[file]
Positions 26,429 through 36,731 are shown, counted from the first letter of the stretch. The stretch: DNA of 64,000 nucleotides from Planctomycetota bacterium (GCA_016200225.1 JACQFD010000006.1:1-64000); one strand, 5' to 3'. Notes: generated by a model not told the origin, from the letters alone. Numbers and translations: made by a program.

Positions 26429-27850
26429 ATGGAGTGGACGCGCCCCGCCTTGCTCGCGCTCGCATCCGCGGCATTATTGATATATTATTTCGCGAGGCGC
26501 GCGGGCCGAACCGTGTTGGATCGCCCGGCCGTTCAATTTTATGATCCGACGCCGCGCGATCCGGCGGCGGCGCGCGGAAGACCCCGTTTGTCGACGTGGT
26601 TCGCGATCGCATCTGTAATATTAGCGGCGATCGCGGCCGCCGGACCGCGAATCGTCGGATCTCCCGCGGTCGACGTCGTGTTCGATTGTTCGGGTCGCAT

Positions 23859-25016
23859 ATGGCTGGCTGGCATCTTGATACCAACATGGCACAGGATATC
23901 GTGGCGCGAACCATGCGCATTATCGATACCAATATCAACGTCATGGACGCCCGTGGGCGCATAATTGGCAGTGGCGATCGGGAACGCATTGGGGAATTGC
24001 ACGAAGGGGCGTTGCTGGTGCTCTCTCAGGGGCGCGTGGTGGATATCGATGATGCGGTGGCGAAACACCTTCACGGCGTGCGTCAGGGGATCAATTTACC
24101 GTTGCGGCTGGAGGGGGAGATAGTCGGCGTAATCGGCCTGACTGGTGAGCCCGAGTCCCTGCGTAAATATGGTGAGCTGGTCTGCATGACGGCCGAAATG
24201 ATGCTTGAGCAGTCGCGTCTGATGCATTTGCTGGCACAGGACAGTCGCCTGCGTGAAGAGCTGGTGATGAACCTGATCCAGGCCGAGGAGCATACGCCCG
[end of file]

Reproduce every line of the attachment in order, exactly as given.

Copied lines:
Positions 26,429 through 36,731 are shown, counted from the first letter of the stretch. The stretch: DNA of 64,000 nucleotides from Planctomycetota bacterium (GCA_016200225.1 JACQFD010000006.1:1-64000); one strand, 5' to 3'. Notes: generated by a model not told the origin, from the letters alone. Numbers and translations: made by a program.

Positions 26429-27850
26429 ATGGAGTGGACGCGCCCCGCCTTGCTCGCGCTCGCATCCGCGGCATTATTGATATATTATTTCGCGAGGCGC
26501 GCGGGCCGAACCGTGTTGGATCGCCCGGCCGTTCAATTTTATGATCCGACGCCGCGCGATCCGGCGGCGGCGCGCGGAAGACCCCGTTTGTCGACGTGGT
26601 TCGCGATCGCATCTGTAATATTAGCGGCGATCGCGGCCGCCGGACCGCGAATCGTCGGATCTCCCGCGGTCGACGTCGTGTTCGATTGTTCGGGTCGCAT

Positions 23859-25016
23859 ATGGCTGGCTGGCATCTTGATACCAACATGGCACAGGATATC
23901 GTGGCGCGAACCATGCGCATTATCGATACCAATATCAACGTCATGGACGCCCGTGGGCGCATAATTGGCAGTGGCGATCGGGAACGCATTGGGGAATTGC
24001 ACGAAGGGGCGTTGCTGGTGCTCTCTCAGGGGCGCGTGGTGGATATCGATGATGCGGTGGCGAAACACCTTCACGGCGTGCGTCAGGGGATCAATTTACC
24101 GTTGCGGCTGGAGGGGGAGATAGTCGGCGTAATCGGCCTGACTGGTGAGCCCGAGTCCCTGCGTAAATATGGTGAGCTGGTCTGCATGACGGCCGAAATG
24201 ATGCTTGAGCAGTCGCGTCTGATGCATTTGCTGGCACAGGACAGTCGCCTGCGTGAAGAGCTGGTGATGAACCTGATCCAGGCCGAGGAGCATACGCCCG